How can I lower my blood sugar if I have diabetes?

Dr. Mehmet Oz, MD
Cardiology (Cardiovascular Disease)
The good news with diabetes is that you can potentially lower your numbers dramatically. Here are some tips:
  • Exercise: Physical exercise has been shown to lower blood sugar for a day or even more afterward.
  • Try vinegar: Take 1 teaspoon before a meal to help keep blood sugar stable.
  • For a sweet fix, eat fruit: Instead of reaching for cookies or other sweets loaded with refined sugar, reach for specific fruits that are high in fiber and low in sugar such as cherries or apricots.
  • Take alpha lipoic acid: This supplement has shown promise to lower blood sugar levels, although mostly when administered intravenously in a medical setting. Some research suggests it may help with diabetic neuropathy symptoms as well, although this is not yet proven. 
Phil Southerland

To decrease your blood sugar, eliminate bad habits that lead to what I call “O-o-t”-y (“out-of-target”) blood sugars. Pick two or three of these habits and say bye-bye! These habits might include:

  • snacking when your blood sugar is high
  • eating without checking your blood sugar
  • skipping boluses or corrections
  • Cutting out candy bars and soft drinks
  • Getting down on yourself for a high blood sugar (it happens to the best of us; don’t use it as an excuse to quick trying!)


Not Dead Yet: My Race Against Disease: From Diagnosis to Dominance

More About this Book

Not Dead Yet: My Race Against Disease: From Diagnosis to Dominance

Part memoir, part sports adventure, Not Dead Yet tells the inspirational story of Phil Southerland’s battle with Type 1 diabetes and how from diagnosis to sheer determination, Phil Southerland beat...

Continue Learning about Diabetes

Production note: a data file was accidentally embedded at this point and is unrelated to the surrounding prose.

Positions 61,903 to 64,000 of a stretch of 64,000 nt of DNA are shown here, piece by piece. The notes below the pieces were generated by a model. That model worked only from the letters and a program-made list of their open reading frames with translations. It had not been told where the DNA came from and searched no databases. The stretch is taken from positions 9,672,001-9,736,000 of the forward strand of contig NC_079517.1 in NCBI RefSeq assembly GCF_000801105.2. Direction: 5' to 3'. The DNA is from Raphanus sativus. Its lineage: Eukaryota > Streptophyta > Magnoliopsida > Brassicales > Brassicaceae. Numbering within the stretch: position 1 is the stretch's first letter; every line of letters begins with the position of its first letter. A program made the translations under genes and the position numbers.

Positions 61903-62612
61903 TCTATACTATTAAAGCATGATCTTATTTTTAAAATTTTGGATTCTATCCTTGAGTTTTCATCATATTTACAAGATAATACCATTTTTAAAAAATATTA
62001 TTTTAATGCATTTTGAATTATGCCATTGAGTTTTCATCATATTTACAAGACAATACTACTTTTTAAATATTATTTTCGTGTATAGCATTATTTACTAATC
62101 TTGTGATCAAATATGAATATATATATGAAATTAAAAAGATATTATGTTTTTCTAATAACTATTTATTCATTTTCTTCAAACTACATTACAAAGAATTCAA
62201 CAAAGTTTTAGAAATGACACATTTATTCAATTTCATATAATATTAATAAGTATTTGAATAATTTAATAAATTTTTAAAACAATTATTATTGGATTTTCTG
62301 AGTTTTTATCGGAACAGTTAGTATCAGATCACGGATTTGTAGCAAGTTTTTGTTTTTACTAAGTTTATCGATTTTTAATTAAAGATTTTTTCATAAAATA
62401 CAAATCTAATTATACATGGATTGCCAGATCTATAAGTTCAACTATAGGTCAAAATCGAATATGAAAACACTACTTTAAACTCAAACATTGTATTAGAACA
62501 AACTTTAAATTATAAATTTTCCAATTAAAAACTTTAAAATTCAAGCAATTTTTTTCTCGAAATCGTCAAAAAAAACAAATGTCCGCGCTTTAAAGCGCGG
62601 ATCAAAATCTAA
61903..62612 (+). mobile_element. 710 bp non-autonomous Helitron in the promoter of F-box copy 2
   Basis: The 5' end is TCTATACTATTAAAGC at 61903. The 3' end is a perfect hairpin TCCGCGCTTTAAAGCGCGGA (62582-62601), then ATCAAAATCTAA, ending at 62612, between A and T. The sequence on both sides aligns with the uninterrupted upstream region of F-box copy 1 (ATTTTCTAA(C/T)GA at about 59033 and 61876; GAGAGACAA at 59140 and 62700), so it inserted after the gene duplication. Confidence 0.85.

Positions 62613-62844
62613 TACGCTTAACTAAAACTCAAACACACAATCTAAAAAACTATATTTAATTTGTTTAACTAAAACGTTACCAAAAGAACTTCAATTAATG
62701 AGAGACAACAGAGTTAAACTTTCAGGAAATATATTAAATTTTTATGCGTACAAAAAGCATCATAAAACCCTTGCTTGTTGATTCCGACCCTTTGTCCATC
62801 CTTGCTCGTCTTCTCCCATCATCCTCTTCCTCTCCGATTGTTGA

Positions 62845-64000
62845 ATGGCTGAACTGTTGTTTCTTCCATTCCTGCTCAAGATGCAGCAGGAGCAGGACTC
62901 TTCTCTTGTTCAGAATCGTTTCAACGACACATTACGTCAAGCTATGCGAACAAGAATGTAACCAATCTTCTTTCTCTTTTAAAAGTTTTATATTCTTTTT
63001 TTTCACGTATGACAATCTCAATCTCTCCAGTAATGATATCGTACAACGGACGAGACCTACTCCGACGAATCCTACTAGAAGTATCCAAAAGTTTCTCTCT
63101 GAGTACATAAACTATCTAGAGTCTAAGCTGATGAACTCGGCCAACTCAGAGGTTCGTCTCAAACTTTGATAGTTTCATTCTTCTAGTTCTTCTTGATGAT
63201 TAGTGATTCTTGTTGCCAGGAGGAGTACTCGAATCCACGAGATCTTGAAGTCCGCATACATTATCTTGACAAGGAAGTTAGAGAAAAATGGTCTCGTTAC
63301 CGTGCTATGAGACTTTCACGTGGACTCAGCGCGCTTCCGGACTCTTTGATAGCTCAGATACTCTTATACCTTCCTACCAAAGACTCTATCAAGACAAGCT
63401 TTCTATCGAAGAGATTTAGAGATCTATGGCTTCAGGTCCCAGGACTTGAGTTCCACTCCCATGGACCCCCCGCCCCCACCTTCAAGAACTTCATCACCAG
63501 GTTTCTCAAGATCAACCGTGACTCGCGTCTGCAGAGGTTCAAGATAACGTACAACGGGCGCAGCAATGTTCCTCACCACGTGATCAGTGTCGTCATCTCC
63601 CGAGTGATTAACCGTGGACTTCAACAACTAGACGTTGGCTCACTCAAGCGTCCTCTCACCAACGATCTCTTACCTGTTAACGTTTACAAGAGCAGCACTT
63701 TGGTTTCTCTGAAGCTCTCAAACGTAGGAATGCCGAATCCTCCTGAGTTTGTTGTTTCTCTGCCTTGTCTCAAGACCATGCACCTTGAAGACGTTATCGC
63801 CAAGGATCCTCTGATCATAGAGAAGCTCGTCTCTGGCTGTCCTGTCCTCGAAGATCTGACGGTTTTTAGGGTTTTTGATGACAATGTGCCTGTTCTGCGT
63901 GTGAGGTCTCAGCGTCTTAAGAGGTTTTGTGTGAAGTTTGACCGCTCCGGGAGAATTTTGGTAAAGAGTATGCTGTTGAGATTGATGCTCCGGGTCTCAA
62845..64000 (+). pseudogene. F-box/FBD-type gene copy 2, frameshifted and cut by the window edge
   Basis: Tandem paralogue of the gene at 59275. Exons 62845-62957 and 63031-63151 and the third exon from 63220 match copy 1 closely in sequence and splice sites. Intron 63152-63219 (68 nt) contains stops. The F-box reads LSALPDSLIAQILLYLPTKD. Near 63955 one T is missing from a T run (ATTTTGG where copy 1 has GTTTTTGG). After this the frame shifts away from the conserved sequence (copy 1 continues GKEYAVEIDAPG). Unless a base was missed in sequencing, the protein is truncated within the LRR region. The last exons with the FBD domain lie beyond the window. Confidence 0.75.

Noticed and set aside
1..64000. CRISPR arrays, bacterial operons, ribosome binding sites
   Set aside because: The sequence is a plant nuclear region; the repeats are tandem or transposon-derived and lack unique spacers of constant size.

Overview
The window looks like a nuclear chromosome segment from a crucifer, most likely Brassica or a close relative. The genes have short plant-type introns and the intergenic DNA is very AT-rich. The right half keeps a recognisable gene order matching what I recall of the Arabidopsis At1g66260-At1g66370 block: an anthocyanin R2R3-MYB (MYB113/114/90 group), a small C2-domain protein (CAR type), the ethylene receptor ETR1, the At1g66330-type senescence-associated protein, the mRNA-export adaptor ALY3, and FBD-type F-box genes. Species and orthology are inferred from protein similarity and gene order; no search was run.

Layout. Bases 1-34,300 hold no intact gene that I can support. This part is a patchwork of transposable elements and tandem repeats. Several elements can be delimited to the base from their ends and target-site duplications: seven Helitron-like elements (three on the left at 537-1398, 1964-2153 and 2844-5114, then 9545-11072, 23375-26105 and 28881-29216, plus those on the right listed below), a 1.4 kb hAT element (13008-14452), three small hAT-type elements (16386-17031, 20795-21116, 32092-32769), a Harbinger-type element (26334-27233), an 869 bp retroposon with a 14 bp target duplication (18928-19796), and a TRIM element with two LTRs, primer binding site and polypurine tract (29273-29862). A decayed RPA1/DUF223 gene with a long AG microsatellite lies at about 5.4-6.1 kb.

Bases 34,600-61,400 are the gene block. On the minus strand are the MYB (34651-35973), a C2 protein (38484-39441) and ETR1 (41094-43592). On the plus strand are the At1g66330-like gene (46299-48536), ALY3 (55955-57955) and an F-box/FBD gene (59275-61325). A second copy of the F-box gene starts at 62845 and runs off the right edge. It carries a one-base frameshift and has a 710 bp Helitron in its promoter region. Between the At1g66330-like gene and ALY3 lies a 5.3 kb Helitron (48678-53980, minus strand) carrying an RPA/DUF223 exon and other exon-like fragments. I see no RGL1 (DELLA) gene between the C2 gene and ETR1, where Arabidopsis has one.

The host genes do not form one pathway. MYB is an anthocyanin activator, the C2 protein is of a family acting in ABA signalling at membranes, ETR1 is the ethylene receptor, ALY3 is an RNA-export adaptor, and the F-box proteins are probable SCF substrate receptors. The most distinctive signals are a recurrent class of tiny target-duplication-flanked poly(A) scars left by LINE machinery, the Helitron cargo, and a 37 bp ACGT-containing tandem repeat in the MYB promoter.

Diabetes mellitus (MEL-ih-tus), often referred to as diabetes, is characterized by high blood glucose (sugar) levels that result from the body’s inability to produce enough insulin and/or effectively utilize the insulin. Diabetes ...

is a serious, life-long condition and the sixth leading cause of death in the United States. Diabetes is a disorder of metabolism (the body's way of digesting food and converting it into energy). There are three forms of diabetes. Type 1 diabetes is an autoimmune disease that accounts for five- to 10-percent of all diagnosed cases of diabetes. Type 2 diabetes may account for 90- to 95-percent of all diagnosed cases. The third type of diabetes occurs in pregnancy and is referred to as gestational diabetes. Left untreated, gestational diabetes can cause health issues for pregnant women and their babies. People with diabetes can take preventive steps to control this disease and decrease the risk of further complications.

Important: This content reflects information from various individuals and organizations and may offer alternative or opposing points of view. It should not be used for medical advice, diagnosis or treatment. As always, you should consult with your healthcare provider about your specific health needs.